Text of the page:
💡Remember: Administrators need to be the lead learners to ensure that support for the initiative will be ongoing. This involves training designed specifically for administrators or site leads of the MTSS work, with specific resources and applications for their context. 

    2. Implementation Protocols: Professional Development Formats, Scheduling, and Roll-out

    Professional Development Formats 
    In post-pandemic education, we think more broadly about how professional development is best delivered. The availability of virtual training options allows work with educators across campuses without the additional stress of logistics planning for in-person training. However, for practices involving a mindset shift and significant collaboration, in-person training could still be the most effective. Once your district team has clarity around the work for buy-in purposes, has evaluated the need for site-based training, and has considered the types of staff that will participate in various levels of training, you are then ready to consider district-wide training for all educators. 

    💡Professional development can be synchronous or asynchronous. A combination of both synchronous and asynchronous training can be beneficial for districts that are looking to provide information and give educators expected operating procedures for implementation practice.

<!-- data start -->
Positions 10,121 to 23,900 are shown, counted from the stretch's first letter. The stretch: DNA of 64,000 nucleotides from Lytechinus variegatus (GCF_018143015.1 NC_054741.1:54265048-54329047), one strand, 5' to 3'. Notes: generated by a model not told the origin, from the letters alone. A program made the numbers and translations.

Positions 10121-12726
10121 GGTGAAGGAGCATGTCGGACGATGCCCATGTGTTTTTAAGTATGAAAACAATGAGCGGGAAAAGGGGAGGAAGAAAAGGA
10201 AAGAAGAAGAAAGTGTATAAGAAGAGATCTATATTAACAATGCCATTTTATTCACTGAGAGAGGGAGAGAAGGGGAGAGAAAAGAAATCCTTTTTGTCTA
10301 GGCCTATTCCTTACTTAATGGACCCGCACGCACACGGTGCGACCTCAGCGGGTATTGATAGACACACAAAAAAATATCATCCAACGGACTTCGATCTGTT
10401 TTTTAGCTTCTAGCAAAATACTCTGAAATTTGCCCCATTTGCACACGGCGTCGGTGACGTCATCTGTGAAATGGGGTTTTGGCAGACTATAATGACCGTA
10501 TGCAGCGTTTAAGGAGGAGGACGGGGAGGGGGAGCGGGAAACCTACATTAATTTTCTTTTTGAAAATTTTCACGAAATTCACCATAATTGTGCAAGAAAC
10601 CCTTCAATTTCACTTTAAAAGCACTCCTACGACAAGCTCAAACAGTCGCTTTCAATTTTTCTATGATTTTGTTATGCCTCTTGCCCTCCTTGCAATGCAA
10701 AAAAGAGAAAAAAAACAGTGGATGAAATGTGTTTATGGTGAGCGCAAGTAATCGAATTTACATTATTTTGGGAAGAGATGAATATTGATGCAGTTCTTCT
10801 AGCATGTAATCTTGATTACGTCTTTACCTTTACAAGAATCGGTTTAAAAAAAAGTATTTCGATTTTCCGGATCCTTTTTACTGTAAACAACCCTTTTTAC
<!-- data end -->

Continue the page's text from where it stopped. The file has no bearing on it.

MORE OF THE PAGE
Asynchronous Training:
    • Creates an accessibility that synchronous training cannot. 
    • Can be used to teach all educators about the theory, definitions, and protocols of MTSS practice: tiers of support, the importance of universal screening, data, progress monitoring, and the problem-solving process.
    • Can be accessed at any time and allows site leaders flexibility in providing time for learning.

    ➡️ Learn more about our online PD platform, The MTSS Hub. 

    Synchronous Training: 
    • Allows for deep interaction and instant responses to questions. This can create a quicker consensus and implementation of the practice. 
    • Once foundations of learning have been established, synchronous training can occur virtually or in person. 
    • Synchronous training would focus on the daily protocols for the implementation of the practice, including how students are screened, how educators identify students in need of support, the expectations for plan creation and progress monitoring, and protocols for increasing levels of support. 

    Scheduling and Roll-Out